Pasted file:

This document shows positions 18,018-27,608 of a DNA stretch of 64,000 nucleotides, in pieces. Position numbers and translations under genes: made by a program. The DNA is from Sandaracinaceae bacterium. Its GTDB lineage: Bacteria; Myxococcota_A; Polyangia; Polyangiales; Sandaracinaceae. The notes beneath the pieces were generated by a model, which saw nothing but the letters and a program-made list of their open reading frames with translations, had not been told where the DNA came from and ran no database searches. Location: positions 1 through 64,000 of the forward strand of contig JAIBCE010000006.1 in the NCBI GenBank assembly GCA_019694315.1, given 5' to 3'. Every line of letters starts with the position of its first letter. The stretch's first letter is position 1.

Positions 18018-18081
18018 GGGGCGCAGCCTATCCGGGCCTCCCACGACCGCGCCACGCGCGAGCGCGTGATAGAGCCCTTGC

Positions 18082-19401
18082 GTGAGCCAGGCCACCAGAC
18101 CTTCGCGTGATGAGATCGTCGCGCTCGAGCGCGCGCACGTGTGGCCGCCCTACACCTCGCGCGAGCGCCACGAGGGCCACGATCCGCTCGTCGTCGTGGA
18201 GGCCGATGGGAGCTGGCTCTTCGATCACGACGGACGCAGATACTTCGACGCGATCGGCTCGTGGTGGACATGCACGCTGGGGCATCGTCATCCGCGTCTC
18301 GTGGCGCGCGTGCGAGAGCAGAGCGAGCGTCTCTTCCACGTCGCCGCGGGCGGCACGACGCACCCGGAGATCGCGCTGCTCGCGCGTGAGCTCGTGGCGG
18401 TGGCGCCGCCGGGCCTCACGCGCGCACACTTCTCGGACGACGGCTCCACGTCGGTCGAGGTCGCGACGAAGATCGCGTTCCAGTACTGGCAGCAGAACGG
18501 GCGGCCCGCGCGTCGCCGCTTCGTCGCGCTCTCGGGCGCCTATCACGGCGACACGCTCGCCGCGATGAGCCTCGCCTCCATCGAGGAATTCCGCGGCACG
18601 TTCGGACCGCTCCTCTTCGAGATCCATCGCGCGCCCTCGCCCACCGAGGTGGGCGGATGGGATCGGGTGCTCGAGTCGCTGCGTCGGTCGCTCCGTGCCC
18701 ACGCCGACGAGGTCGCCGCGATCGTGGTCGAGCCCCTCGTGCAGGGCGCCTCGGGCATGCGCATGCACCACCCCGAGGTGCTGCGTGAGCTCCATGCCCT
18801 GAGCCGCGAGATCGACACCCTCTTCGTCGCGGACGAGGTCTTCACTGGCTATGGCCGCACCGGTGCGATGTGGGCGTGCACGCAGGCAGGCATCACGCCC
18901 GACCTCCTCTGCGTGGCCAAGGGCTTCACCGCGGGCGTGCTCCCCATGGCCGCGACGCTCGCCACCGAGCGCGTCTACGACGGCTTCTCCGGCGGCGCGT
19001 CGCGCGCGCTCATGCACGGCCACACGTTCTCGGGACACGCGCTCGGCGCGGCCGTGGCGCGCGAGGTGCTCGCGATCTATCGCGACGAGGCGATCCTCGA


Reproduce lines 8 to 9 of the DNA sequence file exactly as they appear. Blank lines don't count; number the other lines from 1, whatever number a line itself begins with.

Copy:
18301 GTGGCGCGCGTGCGAGAGCAGAGCGAGCGTCTCTTCCACGTCGCCGCGGGCGGCACGACGCACCCGGAGATCGCGCTGCTCGCGCGTGAGCTCGTGGCGG
18401 TGGCGCCGCCGGGCCTCACGCGCGCACACTTCTCGGACGACGGCTCCACGTCGGTCGAGGTCGCGACGAAGATCGCGTTCCAGTACTGGCAGCAGAACGG